Posttraumatic Stress Disorder: Children and Psychological Trauma

Posttraumatic Stress Disorder: Children and Psychological Trauma

Veysi Çeri (Marmara University, Turkey)
Copyright: © 2019 |Pages: 45
DOI: 10.4018/978-1-5225-7513-9.ch001

Abstract

We all know that the baby's world is a 10-20 square foot field, which grows steadily over the years. The small world plays a leading role in shaping the child's mind at a rate inversely proportional to its size. In fact, not only stressful pieces of life but all kinds of experience takes part in the psychosocial development of the child, good or bad. Herewith, the conditions that cause chronic stress such as neglect, abuse, poverty, domestic or societal violence, war, and dislocation leave unfavorable traces that are difficult to change in the human mind. Today, while we, the mental health workers, are more focused on the apparent wounds that such adverse experiences have left in our souls, the unseen wounds continue to shape the child, society, and us all.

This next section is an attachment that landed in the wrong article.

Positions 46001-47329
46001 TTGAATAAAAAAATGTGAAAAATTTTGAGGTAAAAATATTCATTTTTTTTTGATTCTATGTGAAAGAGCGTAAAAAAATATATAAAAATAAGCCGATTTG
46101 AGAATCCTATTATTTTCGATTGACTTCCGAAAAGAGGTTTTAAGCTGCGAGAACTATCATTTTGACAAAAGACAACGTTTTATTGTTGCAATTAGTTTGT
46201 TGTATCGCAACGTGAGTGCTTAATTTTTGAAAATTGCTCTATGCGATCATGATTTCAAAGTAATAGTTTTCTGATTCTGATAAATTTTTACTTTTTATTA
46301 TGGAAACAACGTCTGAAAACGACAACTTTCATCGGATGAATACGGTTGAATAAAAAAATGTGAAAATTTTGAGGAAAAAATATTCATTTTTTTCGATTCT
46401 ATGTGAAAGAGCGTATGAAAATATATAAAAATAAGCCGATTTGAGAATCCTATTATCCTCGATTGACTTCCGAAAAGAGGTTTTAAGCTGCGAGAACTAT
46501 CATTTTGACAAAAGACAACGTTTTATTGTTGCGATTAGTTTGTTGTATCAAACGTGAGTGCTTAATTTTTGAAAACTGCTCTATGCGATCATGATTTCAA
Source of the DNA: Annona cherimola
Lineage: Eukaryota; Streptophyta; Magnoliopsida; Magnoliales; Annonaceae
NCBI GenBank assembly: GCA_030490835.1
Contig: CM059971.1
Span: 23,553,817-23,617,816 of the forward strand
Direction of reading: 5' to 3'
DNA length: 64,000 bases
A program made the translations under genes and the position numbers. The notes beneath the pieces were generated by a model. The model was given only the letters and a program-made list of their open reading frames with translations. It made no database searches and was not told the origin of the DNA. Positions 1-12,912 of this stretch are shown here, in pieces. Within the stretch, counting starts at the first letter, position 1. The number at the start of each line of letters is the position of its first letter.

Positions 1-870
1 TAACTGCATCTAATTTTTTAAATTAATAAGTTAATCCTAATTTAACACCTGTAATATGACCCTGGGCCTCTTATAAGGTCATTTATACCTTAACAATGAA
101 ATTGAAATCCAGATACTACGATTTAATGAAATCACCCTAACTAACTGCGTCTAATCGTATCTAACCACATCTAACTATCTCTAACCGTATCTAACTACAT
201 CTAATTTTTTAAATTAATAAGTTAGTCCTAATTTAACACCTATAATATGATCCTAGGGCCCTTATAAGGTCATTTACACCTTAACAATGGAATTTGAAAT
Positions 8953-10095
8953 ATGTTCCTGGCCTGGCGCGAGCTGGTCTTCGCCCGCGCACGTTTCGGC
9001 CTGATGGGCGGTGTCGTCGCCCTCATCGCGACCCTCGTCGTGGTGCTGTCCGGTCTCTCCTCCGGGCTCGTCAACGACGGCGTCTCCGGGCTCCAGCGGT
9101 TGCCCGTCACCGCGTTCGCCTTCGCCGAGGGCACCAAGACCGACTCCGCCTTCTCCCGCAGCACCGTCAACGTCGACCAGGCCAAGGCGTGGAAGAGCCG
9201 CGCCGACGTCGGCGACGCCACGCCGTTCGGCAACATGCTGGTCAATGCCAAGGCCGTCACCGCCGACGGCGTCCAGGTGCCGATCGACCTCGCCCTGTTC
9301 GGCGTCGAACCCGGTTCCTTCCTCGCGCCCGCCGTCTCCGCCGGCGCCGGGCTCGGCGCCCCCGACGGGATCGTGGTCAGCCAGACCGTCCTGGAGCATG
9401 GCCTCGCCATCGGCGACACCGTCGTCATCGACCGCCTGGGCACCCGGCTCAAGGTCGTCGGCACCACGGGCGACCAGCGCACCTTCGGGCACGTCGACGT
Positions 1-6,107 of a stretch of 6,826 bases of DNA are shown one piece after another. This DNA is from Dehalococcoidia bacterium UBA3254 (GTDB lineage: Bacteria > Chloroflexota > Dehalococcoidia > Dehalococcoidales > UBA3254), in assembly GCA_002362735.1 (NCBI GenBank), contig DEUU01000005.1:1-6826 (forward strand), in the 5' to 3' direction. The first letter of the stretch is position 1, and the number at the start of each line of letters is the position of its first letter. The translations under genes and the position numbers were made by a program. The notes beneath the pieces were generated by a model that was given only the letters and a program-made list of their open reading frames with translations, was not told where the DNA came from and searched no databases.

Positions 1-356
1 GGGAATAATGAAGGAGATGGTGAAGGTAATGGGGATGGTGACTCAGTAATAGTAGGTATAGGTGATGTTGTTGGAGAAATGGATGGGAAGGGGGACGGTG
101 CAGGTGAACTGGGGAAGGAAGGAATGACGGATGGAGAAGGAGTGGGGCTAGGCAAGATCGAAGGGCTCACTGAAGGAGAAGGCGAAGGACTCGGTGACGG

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Definitions

Although it was not believed that the diagnosis of PTSD is relevant for children and adolescents, studies by Leonore Terr, David Kinzie, William Sack, William Yule, Van Der Kolk and many others who researched whether mental wellbeing of children is adversely affected by traumatic events proved otherwise. Thanks to the authors, today it is, undisputedly accepted that PTSD could develop in children following life-threatening traumatic incidents(Dyregrov,2006).

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